Blowing My Own Trombone

Here’s another blog brought to you by post-chemo steroids.  I wonder if they’ve brought on some performance-advancing advantages.  I don’t feel like doing much moving today, but my brain is ticking over incredibly quickly for me; many and varied thoughts are occurring simultaneously.

One is on the subject of a lovely email informing me that I’ve been nominated for a JustGiving award.  That at least one person thinks my fundraising efforts (Over £12,000 so far raised for Macmillan Cancer Support!) are worthy of particular praise is a real boost.  It occurs to me that I don’t have a lot of rich friends or wealthy benefactors and am not seeking out corporations wishing to make themselves look good or get some sports-washing in.  So I suppose I’ve felt the need to augment the main focus of running the London Marathon whilst playing the trombone and plug, plug, plug away.

Looking back at the events and endeavours that have happened over the past year or so really fills me with pride.  It’s involved setting up a website so it’s easier for people to remember than a generic charity page.  I’ve (fairly) regularly updated it with blogs like this and made enough media appearances to require a whole page full of links.  It’s the most gratifying feeling to hear that complete strangers have donated purely on the strength of what I’ve said and done, plus the intent to do more.  In addition to the ongoing nagging, there have been a load of specific events driving thousands of pounds in donations at a time.

But what makes me feel a little awkward about being personally acknowledged like this is that my ongoing fundraising campaign is the hugest team effort.  Putting the website together has required the gift of time and from a group of web developers, artists, filmmakers and social media experts all working for free because they’re kind and generous people.  Likewise those who have helped me put on events including my 100 mile comeback as well as concerts/cake sales including such disperate groups as the John Ongom Big Band, Pavilion Brass, New Redbridge Wind Orchestra and East London Runners.  All of these offers of support were unsolicited and raised a good deal of money.  But I can’t put it strongly enough all the way through, it’s not just been about raising funds for a good cause.

All the philanthropic effort, events and publicity are really about something far closer to my heart.  Raising awareness.  Donating the proceeds of a raffle at a concert is great, but more than that, I’ve utilised the opportunity to stand up and say ‘thank you’ to also get in some really, REALLY important public health messaging.  For example, the average age for a community brass band concert tends to be well over the age for bowel screening and over a third of these very simple tests are unreturned.  I am living proof that by the time you present yourself to your GP with symptoms, it could well be too late. This little poo stick FIT test could save your life.  Feeling fine doesn’t somehow protect you from cancer.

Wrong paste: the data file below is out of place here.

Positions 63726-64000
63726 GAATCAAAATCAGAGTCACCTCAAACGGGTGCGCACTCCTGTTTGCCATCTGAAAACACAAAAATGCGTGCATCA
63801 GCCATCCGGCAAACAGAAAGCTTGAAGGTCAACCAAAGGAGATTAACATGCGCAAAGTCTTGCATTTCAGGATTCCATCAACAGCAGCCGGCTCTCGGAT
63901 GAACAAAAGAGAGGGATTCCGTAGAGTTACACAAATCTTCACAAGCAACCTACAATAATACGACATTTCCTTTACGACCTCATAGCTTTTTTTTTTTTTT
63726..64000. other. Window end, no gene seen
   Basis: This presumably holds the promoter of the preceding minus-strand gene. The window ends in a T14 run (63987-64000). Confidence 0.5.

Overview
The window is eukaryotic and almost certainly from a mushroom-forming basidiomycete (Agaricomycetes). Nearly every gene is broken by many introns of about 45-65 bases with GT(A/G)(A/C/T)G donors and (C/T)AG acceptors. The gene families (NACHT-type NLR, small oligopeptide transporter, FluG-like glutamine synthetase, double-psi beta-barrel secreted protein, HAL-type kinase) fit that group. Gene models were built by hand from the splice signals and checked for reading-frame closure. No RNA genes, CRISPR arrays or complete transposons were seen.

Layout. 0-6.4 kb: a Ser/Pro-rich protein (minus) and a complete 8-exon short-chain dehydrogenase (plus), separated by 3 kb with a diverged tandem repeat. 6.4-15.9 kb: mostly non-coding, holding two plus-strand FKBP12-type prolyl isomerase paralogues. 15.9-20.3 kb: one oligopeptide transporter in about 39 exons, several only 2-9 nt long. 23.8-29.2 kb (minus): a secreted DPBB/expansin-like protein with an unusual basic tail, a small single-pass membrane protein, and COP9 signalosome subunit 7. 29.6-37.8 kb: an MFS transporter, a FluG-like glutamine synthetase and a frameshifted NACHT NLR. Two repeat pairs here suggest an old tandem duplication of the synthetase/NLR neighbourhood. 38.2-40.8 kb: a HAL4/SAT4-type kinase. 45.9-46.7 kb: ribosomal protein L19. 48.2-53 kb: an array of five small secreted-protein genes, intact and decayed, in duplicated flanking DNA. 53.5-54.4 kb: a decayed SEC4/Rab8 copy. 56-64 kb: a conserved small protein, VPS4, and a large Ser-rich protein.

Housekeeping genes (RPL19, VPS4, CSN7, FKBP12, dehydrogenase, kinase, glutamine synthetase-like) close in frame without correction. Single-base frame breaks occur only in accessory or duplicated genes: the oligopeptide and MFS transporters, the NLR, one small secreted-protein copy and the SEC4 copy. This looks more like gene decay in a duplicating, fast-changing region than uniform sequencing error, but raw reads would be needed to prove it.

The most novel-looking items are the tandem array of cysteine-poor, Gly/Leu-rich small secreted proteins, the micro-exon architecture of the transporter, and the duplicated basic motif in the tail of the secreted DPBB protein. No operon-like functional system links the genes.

Likewise, for younger people, there is a definite tendency to feel reluctant or too busy to get checked out.  Yes I waited far long from GP referral to treatment, but could have helped myself by being more pushy.  I’m quite lucky in this regard.  I’ve heard many stories of young people with caner symptoms being turned away as time wasters and not just falsely reassured (as I was) that I was too young to have cancer.  I had to list off all the common symptoms including an increasingly pronounced change of bowel habit, unexplained fatigue and blood in my poo.  I had to say my mother had died of the same cancer and, no matter how unlikely my age and health made a cancer diagnosis, really wished to take the tests.

I suppose this is just my rambling way of saying that Justgiving have encouraged me to encourage donations, which is why I’ve put links on the homepage of this gorgeous website (thanks team!). I’m also going to commit the most astoundingly unBritish act and nominate myself. I’m sure they’ve been told the what but I’m going to do my best to communicate the why.  The words above aren’t just any old words.  They represent a genuinely heartfelt purposeful mission and what I intend to make my short life’s work.  I’ve said this many, many times already and am unashamed to emphatically state them again for the record.  I would consider mine a life well lived if my words and deeds prompted someone to find an early diagnosis and save their life.  Stage 1 bowel cancer survival rates stand at around 90%. Stage 4 bowel cancer death rates are 90%. I’m in the second category. It’s too late for me, but not for you.

Yes I’d love to be invited to another glamorous awards ceremony and I hope my story is enough to impress the JustGiving judging panel.  But this award nomination means so much more than that.  It’s another chance to really, really, make a noise.  And for that you’re welcome to call me a shameless self-promoter or come to that that, any name under the sun.

Because I don’t just want to be someone.  I want to to do something and there isn’t much time left, so I’m going for it.

1 Comment

  1. So delighted to hear you have been nominated for a Just Giving Award. I had a friend many years ago who died at home but supported by MacMillan Nurses. This is a very worthy cause.


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